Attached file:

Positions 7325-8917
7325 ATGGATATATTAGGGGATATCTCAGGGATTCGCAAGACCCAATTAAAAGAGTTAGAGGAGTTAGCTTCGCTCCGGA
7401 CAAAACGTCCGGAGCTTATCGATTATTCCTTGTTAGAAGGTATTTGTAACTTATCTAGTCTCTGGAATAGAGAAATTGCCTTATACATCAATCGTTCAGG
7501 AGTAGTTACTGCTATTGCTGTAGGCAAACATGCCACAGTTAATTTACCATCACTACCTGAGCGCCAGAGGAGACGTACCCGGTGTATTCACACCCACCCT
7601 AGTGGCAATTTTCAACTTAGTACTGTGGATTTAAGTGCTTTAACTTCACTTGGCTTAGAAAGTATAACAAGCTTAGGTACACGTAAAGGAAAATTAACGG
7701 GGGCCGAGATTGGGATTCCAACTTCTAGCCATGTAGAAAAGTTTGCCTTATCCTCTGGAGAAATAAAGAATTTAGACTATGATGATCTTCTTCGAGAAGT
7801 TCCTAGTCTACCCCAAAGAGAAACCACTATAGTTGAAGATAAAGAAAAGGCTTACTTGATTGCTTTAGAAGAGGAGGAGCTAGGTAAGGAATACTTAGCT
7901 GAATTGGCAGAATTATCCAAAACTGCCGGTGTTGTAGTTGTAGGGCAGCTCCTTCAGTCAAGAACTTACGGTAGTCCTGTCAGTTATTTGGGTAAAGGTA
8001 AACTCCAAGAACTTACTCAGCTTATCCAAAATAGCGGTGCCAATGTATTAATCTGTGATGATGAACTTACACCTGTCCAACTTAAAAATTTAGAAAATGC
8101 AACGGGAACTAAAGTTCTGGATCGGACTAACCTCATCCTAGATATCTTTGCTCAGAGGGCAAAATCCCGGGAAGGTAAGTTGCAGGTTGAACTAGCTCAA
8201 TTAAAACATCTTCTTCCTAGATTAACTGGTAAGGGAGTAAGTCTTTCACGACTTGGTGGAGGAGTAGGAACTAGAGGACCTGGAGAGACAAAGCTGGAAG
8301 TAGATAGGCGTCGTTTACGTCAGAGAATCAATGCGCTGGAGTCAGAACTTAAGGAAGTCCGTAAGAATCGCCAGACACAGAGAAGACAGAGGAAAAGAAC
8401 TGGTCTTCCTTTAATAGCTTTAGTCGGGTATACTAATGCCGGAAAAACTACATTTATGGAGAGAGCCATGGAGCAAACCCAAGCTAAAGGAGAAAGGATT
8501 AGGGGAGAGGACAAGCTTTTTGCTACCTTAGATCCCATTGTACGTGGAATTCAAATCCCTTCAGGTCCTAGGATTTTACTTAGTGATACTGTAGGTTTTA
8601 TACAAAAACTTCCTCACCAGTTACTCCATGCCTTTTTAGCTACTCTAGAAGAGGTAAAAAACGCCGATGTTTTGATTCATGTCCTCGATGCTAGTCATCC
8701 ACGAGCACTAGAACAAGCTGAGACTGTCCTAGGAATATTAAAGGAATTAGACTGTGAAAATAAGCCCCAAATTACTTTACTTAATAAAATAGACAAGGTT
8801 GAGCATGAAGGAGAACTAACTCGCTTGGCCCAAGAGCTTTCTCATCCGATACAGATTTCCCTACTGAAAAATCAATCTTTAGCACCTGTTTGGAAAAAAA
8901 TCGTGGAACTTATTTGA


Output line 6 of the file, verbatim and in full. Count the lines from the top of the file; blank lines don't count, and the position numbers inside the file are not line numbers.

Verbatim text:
7701 GGGCCGAGATTGGGATTCCAACTTCTAGCCATGTAGAAAAGTTTGCCTTATCCTCTGGAGAAATAAAGAATTTAGACTATGATGATCTTCTTCGAGAAGT